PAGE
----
This years London International Mime Festival is offering an absolutely outstanding selection of international visual theatre, mime and circus. While the average ticket price of around £20 might bring water to your eyes, the quality of the work has been outstanding this year and Dark Circus does not fail to live up to this standard.
French company Stereoptik combine live music, animation and puppetry in a spell binding spectacle of visual storytelling. Both artists sit at desks on either side of the stage sounded by a host of instruments, lamps, light tables, cameras and other technical paraphernalia. The narrative plays out on a central screen – with projections mixed from the multiple cameras and relays at each table. It was hard to keep track of the different techniques used – from live painting in ink, sand, charcoal and pen, to live shadow puppetry and pre-recorded animation – all accompanied by a live musical score. If you’ve seen the work of English company Paper Cinema then you’ll know what to expect.
The narrative of Dark Circus was very simple, following the story of a circus in which each performer dies. Each performer’s story was told as a stand alone episode, with a ring master linking them. Unfortunately the narrative never really went beyond this very simple premise – existing more as a prelude to show off the technical wizardry of the music and animation, rather than as a story which could stand alone in its own right.
In its best moments the production was spellbinding, enchanting and awe-inspiringly inventive; a projection of a snare drum who’s surface becomes a moon, a guitar turning into a cage and then a singer, a scattering of sand magically transformed into the faces of an expectant audience. The way the live animation played with, and occasionally confounded, the audience’s expectations was exceptional, and was rightfully greeted with audible gasps of appreciation.
In its technical ability, there is no faulting the show. However it’s very hard to keep an audience entertained for a full hour with technical ability alone, and this is where the lack of narrative began to let the show down. The problem with episodic narratives is that unless there’s a strong through-line, it’s very hard to keep the audience attentive from episode to episode. The through-line here was that each performer died in the process of performing their act, but as a linking mechanism this wasn’t explored enough. The show was neither grotesque enough that we could revel in the impending demise of each performer, nor did we care enough about any of them to particularly mind when they did die. If anything the deaths were throwaway: neither celebrated, feared or morned – simply a punctuation mark to end another display of virtuosic animation.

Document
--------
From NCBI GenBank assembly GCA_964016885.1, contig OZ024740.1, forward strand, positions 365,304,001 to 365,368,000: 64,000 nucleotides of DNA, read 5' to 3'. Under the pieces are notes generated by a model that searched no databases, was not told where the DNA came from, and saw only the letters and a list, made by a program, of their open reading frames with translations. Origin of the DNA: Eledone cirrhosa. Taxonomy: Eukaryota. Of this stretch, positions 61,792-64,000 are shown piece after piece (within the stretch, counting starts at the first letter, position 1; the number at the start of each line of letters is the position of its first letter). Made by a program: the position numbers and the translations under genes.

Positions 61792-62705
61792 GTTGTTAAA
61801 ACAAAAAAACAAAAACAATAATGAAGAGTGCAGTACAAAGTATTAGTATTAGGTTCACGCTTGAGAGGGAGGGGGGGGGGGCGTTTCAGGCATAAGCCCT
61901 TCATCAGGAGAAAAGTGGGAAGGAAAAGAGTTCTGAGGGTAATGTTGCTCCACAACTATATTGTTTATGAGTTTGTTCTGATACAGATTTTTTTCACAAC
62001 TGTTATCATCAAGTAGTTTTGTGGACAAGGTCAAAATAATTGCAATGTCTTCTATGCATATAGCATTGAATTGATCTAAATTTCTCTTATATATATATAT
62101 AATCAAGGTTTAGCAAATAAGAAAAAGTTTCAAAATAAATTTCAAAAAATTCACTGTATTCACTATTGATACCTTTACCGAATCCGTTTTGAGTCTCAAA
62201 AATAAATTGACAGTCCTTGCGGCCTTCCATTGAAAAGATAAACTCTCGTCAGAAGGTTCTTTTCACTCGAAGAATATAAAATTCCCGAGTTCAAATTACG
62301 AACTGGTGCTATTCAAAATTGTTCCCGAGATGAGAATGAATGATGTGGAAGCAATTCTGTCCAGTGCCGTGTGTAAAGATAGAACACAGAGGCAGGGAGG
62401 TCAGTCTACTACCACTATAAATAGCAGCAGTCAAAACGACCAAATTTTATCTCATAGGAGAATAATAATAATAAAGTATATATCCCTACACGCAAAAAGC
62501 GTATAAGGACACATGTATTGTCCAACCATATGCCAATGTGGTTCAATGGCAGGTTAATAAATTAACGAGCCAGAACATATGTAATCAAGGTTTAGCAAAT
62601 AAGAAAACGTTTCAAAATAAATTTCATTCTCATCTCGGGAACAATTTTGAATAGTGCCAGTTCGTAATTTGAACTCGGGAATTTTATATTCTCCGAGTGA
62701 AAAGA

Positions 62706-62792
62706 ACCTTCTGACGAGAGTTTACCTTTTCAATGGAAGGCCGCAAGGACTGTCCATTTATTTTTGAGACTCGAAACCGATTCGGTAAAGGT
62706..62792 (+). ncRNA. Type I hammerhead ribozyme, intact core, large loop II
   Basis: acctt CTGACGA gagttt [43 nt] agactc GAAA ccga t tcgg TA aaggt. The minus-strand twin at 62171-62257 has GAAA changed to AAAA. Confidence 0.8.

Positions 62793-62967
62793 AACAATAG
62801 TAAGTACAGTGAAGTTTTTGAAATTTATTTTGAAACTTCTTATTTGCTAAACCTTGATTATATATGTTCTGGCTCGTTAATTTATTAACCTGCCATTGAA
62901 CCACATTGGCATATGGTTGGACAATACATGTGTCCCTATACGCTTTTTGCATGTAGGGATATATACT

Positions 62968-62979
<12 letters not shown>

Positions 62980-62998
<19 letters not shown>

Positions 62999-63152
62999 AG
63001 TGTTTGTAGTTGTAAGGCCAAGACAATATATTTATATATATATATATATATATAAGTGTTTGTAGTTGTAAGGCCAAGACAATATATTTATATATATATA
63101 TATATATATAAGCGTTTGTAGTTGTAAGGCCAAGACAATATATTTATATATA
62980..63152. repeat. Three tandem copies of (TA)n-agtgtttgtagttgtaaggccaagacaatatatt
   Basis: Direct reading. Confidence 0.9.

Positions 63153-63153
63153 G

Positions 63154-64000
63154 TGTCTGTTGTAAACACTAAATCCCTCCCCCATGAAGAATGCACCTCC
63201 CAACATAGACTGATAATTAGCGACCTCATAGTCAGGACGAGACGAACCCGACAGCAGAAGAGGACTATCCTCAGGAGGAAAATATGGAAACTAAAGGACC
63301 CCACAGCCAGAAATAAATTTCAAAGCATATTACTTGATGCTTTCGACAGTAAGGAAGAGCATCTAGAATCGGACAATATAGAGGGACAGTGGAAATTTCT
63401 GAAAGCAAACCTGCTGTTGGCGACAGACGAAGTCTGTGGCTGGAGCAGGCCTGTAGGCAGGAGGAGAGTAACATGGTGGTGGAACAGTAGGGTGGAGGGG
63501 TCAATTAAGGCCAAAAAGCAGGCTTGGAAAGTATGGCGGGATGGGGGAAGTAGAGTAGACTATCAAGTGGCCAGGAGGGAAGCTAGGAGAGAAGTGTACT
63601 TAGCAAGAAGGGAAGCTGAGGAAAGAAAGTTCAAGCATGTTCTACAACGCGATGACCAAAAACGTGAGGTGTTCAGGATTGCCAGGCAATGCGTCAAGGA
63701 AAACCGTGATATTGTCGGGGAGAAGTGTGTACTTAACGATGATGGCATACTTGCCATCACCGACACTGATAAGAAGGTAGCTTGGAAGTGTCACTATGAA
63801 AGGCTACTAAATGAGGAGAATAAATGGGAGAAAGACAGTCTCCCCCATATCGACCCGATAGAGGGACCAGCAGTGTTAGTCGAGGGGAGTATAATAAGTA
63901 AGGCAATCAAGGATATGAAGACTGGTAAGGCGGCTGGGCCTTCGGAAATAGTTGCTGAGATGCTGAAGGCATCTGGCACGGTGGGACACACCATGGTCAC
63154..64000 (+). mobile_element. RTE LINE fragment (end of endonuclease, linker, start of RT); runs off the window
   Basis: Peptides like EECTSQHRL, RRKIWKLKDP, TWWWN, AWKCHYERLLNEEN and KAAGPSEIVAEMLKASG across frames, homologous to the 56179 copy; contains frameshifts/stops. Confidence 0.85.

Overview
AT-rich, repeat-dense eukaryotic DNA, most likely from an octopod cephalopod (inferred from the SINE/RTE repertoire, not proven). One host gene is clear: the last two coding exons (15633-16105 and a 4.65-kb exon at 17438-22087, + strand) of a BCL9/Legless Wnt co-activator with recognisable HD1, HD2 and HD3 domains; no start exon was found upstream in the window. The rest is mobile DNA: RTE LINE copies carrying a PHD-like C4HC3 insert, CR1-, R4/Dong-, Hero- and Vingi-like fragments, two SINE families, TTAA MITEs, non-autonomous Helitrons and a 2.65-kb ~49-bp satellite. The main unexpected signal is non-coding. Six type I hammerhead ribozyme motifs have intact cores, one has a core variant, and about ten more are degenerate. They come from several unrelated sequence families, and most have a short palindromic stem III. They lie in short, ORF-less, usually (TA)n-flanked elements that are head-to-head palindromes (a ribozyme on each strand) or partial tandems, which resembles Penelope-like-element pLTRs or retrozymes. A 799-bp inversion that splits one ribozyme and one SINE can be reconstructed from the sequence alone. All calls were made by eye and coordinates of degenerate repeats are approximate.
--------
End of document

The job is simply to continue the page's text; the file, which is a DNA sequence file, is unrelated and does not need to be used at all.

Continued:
The lack of any emotional investment in the outcome of the stories – or any coherent narrative arch resting over them – left the show without any clear route to find an ending for the story. Having failed to connect to any emotional truths, Dark Circus instead had to fall back on spectacle to find its denouement. In a show already kept afloat with spectacle alone, finding anything to top what we’d already seen was near impossible. The result was an ending that was surreal, baffling, and underwhelming in equal measure.
While this wasn’t a perfect piece of theatre, as a masterclass in theatrical invention and technique, Dark Circus is a must see performance for anyone interested in visual storytelling.
Conceived by Stereoptik
Adapted from an original story by Pef
Artistic Collaborator Frédéric Maurin
Performed by Romain Bermond and Jean-Baptiste Maillet
£18 plus booking fee BOOK HERE
26 – 30 January 2016 / 19:45, 15:00
The Pit, Barbican Theatre
Presented by the Barbican in association with London International Mime Festival